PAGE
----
Vail’s Buddy Lazier is running his 19th Indianapolis 500, on the 20th anniversary of his 1996 win
VAIL — Just think of Buddy as Lucky Lazier. He does.
Lazier was racing Indy cars in Phoenix, Arizona, March 1996, when a crash left him with a back broken in 40 places.
Two months later he won the Indianapolis 500, The Greatest Spectacle in Racing, on arguably racing’s most famous track. That win is often called one of the grittiest performances in sport , any sport – 3 hours, 22 minutes and 46 seconds to complete 200 laps and 800 left turns, 801 left turns if you count the turn into Indy’s Victory Lane. If the smile on his face is a true indicator, winning eases pain.
Technology saves lives, especially his
Lazier, 48, is back in the 500 for his 19th start on the 20th anniversary of that win, reflecting a little on his family’s racing life, life in Vail and life its ownself.
Take racing technology, for instance.
Modern cars are safer and tracks have impact-absorbing barriers. The Phoenix wreck that nearly killed him would be a bruise and an afterthought today.
“Drivers are walking away from the same impact today,” Lazier said.
As Lazier drove to that 1996 win, two bones in his lower back had 16 fractures, and 25 large chips out of his sacrum. But he led five times for a total of 43 laps, including the lap that counted, driving owner Ron Hemelgarn’s car to the win.
“Twenty years just flew by,” he said in a telephone interview from Indy’s Gasoline Alley.
What has not changed in 20 years, he said, is how his wife Kara looked when she sat beside him in Victory Lane.
“She’s as beautiful as ever,” he said.
Spectacle, not spectators
If you’re a Lazier, then spectacles are for racing in, not for watching.
When the green flag drops Sunday, the Lazier Clan will have 27 Indy starts among them.
Buddy’s dad, Bob Lazier, is also father to seven-time Indy 500 starter Jaques Lazier. Bob raced at Indy in 1981, and was that year’s CART’s Rookie of the Year. Bob is 77 and the Lazier family’s most-recent winner. In June of 2015, Bob and Jim Caudle won the Indy Legends Pro-Am at the Sportscar Vintage Racing Association’s Brickyard Racing Invitational. They drove a classic, a 1969 Chevrolet Corvette.
Buddy’s and Kara’s 17-year-old son, Flinn, may be the most gifted in the family business. He has been winning national karting titles since he was 8 years old. When he turned 16, he started racing sports cars on the SCCA circuit. He’s winning there, too.
Look closely on Buddy’s No. 4 car Sunday and you’ll spot the University of Iowa’s Stephen A. Wynn Institute for Vision Research logo for the second time in three years.
The Wynn Institute researches inherited eye disorders. Among the millions of people who suffer from glaucoma is Buddy and Kara’s 14-year-old daughter, Jacqueline, who lost vision in her right eye. The Wynn Institute is working for a cure.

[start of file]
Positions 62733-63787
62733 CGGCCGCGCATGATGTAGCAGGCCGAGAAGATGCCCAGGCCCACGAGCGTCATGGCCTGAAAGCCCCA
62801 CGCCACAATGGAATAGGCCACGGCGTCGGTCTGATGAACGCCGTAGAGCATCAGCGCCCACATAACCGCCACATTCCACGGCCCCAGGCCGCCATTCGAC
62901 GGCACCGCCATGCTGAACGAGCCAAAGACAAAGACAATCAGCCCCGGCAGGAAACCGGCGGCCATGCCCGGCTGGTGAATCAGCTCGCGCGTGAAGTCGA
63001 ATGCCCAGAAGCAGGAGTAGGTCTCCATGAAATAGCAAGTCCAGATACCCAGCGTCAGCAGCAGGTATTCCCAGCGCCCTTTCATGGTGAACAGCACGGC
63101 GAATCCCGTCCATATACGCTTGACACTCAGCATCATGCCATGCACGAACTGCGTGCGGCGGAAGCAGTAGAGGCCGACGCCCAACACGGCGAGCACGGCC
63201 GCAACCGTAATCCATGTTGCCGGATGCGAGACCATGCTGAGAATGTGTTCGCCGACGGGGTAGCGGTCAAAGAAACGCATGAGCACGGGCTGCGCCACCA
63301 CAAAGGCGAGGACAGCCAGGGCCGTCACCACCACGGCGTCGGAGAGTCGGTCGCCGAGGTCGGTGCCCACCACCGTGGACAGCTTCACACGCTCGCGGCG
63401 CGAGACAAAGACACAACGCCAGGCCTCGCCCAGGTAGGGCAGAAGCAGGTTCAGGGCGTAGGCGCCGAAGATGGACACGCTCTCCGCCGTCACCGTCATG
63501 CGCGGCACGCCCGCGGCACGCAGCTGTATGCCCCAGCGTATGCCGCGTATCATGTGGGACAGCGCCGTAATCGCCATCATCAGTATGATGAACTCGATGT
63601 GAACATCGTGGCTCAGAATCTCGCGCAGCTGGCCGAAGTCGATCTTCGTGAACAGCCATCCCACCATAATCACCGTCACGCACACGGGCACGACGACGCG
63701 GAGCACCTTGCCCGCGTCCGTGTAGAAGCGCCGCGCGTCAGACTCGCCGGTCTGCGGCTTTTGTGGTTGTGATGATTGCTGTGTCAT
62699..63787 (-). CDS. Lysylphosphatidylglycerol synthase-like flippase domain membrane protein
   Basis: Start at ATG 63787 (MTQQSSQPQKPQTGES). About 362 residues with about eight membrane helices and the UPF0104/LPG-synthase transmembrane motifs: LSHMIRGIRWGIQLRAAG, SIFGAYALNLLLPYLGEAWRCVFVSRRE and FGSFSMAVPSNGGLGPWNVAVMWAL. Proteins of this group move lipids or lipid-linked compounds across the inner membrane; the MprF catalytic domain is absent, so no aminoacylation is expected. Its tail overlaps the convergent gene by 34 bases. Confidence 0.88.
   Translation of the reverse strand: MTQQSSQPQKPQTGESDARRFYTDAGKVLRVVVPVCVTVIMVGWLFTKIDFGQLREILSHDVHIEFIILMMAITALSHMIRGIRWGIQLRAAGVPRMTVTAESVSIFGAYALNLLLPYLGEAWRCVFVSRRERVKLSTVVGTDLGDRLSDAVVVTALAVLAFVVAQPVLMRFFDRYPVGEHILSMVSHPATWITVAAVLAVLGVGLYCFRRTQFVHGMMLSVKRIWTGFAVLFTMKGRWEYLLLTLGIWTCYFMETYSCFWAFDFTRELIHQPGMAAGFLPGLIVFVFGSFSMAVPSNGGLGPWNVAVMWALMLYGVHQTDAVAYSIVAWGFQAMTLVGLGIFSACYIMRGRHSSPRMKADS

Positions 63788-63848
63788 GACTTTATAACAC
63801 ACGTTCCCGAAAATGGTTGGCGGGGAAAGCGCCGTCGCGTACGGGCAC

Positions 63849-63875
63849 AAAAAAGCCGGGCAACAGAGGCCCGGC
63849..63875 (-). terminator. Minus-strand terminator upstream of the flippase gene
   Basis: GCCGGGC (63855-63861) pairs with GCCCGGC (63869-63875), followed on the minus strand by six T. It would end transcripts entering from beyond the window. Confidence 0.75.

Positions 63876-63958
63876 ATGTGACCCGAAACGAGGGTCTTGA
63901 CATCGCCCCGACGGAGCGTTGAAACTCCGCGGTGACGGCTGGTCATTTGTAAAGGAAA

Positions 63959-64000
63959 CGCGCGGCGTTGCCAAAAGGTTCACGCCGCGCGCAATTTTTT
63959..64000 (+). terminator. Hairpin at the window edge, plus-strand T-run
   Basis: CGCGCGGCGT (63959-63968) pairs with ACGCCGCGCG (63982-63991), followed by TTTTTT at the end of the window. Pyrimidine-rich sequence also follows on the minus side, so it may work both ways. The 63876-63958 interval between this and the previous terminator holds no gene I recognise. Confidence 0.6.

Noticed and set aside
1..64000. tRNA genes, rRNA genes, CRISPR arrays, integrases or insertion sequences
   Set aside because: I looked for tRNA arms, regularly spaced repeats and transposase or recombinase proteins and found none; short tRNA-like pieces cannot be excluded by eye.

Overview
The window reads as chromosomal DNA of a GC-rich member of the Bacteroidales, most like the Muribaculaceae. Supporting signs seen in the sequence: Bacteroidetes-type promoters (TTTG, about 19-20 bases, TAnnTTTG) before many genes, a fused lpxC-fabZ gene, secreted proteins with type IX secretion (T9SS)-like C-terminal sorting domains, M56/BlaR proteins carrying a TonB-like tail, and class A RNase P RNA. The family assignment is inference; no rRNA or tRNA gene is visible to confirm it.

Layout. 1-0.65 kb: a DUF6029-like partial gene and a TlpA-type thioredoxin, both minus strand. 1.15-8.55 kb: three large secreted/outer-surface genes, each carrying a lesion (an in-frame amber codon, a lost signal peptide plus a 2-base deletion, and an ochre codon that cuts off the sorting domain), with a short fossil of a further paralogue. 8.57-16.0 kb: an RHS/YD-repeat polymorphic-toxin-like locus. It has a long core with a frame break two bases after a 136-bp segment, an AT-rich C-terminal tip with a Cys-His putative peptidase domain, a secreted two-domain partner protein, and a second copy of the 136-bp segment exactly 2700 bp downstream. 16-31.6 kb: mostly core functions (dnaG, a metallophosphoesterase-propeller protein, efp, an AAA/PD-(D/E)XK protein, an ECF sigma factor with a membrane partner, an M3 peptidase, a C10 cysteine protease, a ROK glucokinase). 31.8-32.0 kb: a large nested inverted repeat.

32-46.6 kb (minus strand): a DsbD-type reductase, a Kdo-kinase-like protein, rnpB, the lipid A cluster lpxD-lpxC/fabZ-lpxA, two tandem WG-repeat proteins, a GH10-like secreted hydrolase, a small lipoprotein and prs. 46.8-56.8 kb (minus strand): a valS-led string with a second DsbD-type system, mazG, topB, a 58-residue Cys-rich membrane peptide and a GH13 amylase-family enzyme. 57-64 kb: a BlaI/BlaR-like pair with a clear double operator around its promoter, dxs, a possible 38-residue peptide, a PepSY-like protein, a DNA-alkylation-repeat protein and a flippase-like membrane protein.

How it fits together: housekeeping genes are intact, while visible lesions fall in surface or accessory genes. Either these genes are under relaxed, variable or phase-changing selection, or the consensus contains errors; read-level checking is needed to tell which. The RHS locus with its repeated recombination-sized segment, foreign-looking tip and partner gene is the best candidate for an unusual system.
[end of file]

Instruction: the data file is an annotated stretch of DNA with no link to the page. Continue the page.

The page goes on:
“Our partnership gives me hope,” Buddy said. “My daughter has a condition that these folks are working on. We’re all in, and we will do anything we can to help because these guys are making a difference.”
Keep on racing
Buddy’s immediate goal is 20 Indianapolis 500 starts. If he makes it, of course his new goal will be 21. The team is working toward running the entire Indy Car season, and not just the Indy 500, as he has the past few years.
Nothing is certain in racing, but he likes his chances, and knows the way back home.
“We’re a Vail family, and that will never change,” Buddy said.
He is almost always in control, but he still sometimes wears his heart on his sleeve, and his helmet. Buddy is such a hometown guy he has a Vail Mountain School sticker on his Indy car and a Colorado flag on his helmet.
The Lazier clan has been in Vail since there was a Vail. They built the Wedel Inn and later the Tivoli Lodge, which they still own and operate. Chip Ganassi, Tony George, Doug Boles and other racing royalty are regular guests.
Buddy graduated Vail Mountain School in 1986. His and Kara’s children go there now.
Youngest and oldest
Last Sunday, he qualified 32nd in this year’s 33-car field at 222 mph. The thing is, he was running 227 mph earlier that day. They made some adjustments that he said changed the weight, and not for the better.
“If we had qualified at 227, we’d be in the middle of the pack,” he said.
Still, he’s in the race, and is proud that he has competed in four different decades beginning in 1989. Emerson Fittipaldi won that year.
Once upon a time, Lazier was the youngest driver in the Indy field by seven years. He raced against A.J. Foyt and Mario Andretti when they were the oldest drivers in the field. This year he’s racing against Marco Andretti, Mario’s grandson.
Along with that 1996 win, Buddy has five top-five finishes at Indy, including second in 1998 and 2000, the year he won the IndyCar series title.
Last year saw almost nothing go right — mechanics, bodywork … almost nothing. Buddy finally got behind the wheel two days before qualifying, couldn’t find the speed he needed and missed the field.
“The last three years, we’d start on Friday and try and qualify on Saturday,” Lazier said. “But now we’re going to have enough track time to work on the setup and have ourselves a better race car.”
This year, the team has been together since October.
Owner And driver
He has his own skin in this year’s game, one of the only owner and drivers in the field.
For this year’s Indy 500, the Laziers partnered with Indianapolis-based contractor Thom Burns of Burns Development. He’s not new to Indy either, fielding cars in 1991, 1992 and 1993.
The Lazier Burns Racing team is packed with veterans who didn’t want to miss the 100th Indy 500.
“It’s been sold out for weeks. Even the infield is sold out,” Lazier said. “Our sport is healthy.”
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